Article rédigé par "Tavrox" (www.tavrox.com) et publié sur le site "Medium". Merci à lui de nous permettre de le diffuser ici !
Game jams consist in a limited timeline where a team makes a game from scratch under several constraints. There are several types of game jams with different constraints, lengths & setups.
Game jams are great because they push creativity forward and force you to deliver a prototype. Those jams are also the best start possible for a new project, and we’ll explore why now.
As we’re releasing Double Kick Heroes today, I’ll show you how important are game jams through this game.
screen from the ludum dare version
The condition: how hard is this game to make?
I’ve made a dozen game jams with different formats. Some are done in a month, others in a week, others in 1 day. Every time, it was a big struggle. The biggest struggle I had was when I was alone. Making everything yourself alone is a mind challenge against yourself. Can you endure the stress? Can you make something really great without making concessions? Most people are unwilling to take on this challenge.
This game jam adventure provide the best indicators for your future game production. You will stumble upon issues with art, game design, music, code and even marketing. It’s really impressive that the struggles you get in 2 days can get repeated across a whole game production.
On Double Kick Heroes, one of the challenges is rhythm detection & link to fun. The core team of the headbang club soon found out this mix but had challenges with music synced with gameplay. The whole level design around zombies was also really tricky. Those issues were there all along the game production, because they’re at the very core of the game. If you can’t listen to the music and play accordingly, the game fails you. If there are not enough zombies, the game lacks fun. Solving those 2 issues are 50% of the game’s core fun.
Design: An art direction to lead the team
Music & art always belong to an intent. Is the atmosphere gloomy? Is the game full of humor and silly references? A game jam will help you decide on this stuff in a few days. You will also very quickly see if this works in term of artistic design.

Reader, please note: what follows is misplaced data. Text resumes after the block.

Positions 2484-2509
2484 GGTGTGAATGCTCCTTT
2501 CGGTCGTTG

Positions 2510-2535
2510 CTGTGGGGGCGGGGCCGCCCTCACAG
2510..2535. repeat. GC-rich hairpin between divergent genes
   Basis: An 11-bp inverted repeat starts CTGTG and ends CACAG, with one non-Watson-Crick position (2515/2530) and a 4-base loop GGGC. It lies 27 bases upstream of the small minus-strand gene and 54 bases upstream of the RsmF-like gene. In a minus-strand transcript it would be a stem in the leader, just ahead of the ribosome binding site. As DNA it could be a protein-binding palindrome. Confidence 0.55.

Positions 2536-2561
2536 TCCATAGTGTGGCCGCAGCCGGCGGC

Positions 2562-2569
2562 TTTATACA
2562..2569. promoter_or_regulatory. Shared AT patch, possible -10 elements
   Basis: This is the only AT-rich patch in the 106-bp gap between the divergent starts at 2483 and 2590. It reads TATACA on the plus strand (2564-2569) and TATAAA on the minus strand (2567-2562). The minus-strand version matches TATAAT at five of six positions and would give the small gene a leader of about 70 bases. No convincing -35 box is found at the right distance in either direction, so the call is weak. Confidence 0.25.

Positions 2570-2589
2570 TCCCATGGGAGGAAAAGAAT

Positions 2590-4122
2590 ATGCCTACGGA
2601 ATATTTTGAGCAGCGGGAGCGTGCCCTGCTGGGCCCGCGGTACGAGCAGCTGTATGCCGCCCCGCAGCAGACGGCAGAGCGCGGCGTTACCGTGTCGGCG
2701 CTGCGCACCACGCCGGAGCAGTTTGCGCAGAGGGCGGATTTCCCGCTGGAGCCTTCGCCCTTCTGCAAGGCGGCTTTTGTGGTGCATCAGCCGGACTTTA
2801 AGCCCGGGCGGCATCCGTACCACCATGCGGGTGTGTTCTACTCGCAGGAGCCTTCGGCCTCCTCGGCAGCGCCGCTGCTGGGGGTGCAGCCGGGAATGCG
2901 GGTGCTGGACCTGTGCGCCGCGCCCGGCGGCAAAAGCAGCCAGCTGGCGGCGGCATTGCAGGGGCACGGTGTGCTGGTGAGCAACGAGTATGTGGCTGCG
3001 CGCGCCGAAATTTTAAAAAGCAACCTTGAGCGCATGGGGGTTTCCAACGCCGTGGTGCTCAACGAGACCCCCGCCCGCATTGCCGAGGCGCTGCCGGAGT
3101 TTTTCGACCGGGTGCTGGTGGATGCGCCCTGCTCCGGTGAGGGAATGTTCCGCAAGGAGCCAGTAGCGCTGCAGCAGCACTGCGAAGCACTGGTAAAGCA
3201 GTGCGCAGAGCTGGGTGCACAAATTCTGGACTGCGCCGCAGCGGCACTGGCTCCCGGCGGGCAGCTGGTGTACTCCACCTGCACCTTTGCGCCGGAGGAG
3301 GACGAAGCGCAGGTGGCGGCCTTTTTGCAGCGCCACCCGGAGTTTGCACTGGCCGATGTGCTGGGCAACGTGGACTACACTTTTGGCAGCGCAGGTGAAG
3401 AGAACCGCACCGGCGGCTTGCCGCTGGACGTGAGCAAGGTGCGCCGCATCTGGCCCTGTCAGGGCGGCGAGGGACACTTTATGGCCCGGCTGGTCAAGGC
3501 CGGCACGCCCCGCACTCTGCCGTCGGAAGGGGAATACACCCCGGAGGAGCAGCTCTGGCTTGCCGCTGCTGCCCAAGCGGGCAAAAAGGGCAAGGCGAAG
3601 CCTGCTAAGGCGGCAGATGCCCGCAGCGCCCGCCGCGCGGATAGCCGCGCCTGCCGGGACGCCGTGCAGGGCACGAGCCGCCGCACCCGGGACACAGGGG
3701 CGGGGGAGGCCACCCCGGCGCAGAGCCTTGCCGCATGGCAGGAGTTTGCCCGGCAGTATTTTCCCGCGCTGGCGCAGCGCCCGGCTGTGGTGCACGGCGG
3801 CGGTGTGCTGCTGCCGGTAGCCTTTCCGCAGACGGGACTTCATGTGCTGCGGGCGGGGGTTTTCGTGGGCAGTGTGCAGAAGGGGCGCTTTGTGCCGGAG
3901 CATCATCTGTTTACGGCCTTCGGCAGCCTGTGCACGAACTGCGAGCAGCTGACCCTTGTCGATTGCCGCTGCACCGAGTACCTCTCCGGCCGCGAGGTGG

Besides those design issues, you also have the technical pipeline. In 2 days, you can’t make cutscenes, a lot of animations or full orchestral music. You have to make something great with very few time and very few people. The programmer also has to integrate all this shit, resulting in 10–30% of the assets lost & not implemented in a game jam.
Ultimately, in Double Kick Heroes, this was really essential to the game content. We knew from the end of the game jam that you can produce several levels if you layer out graphical content in the good way. Music was also easily produced by Elmobo would could now do 10 times this, improve everything by himself, and deliver the greatest metal soundtrack you’ll ever hear by a one man composer. Gyhyom and Blackmagic are also freaking machines who did
But this is not black magic (lulz), it’s a big attention to scalability and efficiency. When you lay out the best performance with the fewest time, you might be able to multiply this time by 100 and still get a very good performance, artistic wise.
Marketing aka people rallying to an intent
A game jam delivers a prototype that is playable by anyone. It has a low size, can be a flash/Webgl version, is directly referenced on the game jam’s website. It’s a great excuse to start promoting your game on the earliest stage possible. Now is a great time to start being nihilistic, forget about bugs and lack of content because anyone has those. You’re on the same level as everyone, contrary to a Steam release.
Rating is also an enormous part of the process. If the game jam has rating such as Ludum Dare, you can get a spotlight that can drive thousands of plays. It will also be a promotion asset later in the production, because being in the top 10 of Ludum Dare for instance means something.
Last thing is that it also kind of does your market research on art & design. Let me explain this with Double Kick Heroes.
early version of the world map
With Double Kick Heroes, the very core of the game is Elmobo, Blackmagic & Gyhyom willing to create something different. Making something different, in this case, meant bringing a metal professional (Elmobo), an arcade scientist (Blackmagic) and an 80’s lover (Gyhyom).
This mashup of METAL, arcade and retro feeling was kind of a first approach to surveying the market. We had a lot of positive reactions to the music because very few games have metal soundtrack. The mashup between shooter & rhythm games also appealed to rhythm players who have very few game to try. The lore and “Super HD” pixel art (with special FX) also appealed to people that were sick of low-quality pixel art.
Retrouvez le jeu vidéo développé par "Tavrox" sur steam : http://store.steampowered.com/app/589670/Double_Kick_Heroes/
Tutoriel publié le
En charge d'une partie de la supervision d'un jeu vidéo, le Technical Artist a pour prérogative d'optimiser le processus d'automatisation des opérations (workflow) et d'orienter les choix techniques des...Voir +